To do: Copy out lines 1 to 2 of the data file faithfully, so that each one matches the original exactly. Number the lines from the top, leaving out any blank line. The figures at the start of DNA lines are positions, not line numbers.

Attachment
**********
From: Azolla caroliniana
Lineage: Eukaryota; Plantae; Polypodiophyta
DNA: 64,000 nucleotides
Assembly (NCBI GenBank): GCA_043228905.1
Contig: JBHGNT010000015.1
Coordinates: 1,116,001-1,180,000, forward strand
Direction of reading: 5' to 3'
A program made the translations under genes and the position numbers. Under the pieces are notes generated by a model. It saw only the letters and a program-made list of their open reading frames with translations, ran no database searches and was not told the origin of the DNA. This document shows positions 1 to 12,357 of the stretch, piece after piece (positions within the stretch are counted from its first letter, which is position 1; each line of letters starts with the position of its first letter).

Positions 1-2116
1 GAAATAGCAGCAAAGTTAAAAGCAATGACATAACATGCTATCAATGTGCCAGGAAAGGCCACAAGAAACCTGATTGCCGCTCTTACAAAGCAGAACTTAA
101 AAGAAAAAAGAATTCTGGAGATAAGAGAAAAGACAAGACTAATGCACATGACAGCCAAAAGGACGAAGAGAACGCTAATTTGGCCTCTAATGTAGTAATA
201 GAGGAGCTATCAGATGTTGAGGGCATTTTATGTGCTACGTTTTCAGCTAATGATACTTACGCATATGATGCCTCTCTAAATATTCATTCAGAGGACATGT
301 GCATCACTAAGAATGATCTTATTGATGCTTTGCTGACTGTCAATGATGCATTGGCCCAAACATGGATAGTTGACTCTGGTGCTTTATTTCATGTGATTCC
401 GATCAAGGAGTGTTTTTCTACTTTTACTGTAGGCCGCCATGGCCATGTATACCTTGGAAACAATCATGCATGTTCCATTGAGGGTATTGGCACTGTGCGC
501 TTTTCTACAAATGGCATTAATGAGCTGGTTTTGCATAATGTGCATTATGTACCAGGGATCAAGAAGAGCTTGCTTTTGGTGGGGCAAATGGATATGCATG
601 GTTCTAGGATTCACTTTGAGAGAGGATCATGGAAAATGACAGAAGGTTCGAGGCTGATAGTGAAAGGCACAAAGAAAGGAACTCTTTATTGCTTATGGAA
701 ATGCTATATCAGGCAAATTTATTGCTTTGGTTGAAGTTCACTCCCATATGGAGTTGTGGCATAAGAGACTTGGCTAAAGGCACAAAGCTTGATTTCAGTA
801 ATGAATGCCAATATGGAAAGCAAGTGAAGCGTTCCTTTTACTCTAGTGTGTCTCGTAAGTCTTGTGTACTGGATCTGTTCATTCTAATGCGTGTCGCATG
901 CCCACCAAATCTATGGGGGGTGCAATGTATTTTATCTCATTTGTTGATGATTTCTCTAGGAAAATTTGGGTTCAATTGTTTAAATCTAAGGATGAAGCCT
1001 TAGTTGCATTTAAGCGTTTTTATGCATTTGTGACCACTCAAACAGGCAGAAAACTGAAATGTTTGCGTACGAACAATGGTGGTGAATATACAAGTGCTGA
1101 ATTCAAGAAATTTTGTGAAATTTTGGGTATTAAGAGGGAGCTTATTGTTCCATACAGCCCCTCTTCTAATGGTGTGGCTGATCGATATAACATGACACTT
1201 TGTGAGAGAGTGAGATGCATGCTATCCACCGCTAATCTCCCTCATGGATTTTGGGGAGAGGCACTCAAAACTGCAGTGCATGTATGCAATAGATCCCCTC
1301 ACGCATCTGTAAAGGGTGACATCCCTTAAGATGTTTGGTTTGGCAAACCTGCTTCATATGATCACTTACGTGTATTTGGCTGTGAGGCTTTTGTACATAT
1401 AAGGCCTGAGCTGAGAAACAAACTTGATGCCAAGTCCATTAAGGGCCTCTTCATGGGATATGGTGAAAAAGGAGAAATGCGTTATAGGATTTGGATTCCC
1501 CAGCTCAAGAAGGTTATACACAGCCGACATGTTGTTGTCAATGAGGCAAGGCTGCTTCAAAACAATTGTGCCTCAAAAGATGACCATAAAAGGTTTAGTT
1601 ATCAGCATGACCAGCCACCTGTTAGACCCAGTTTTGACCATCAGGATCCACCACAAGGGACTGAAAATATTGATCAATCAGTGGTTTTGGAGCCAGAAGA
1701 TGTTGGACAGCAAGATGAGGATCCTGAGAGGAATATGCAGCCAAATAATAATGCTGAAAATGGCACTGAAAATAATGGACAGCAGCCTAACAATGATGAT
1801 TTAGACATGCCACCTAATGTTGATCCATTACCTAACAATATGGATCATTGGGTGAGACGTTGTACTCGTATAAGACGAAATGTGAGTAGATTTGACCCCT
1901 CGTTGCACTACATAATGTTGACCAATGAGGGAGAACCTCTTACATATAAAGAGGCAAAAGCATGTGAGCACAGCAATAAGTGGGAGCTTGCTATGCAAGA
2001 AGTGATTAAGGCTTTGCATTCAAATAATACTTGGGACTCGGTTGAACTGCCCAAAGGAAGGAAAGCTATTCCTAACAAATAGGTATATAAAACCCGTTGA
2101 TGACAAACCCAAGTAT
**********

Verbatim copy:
From: Azolla caroliniana
Lineage: Eukaryota; Plantae; Polypodiophyta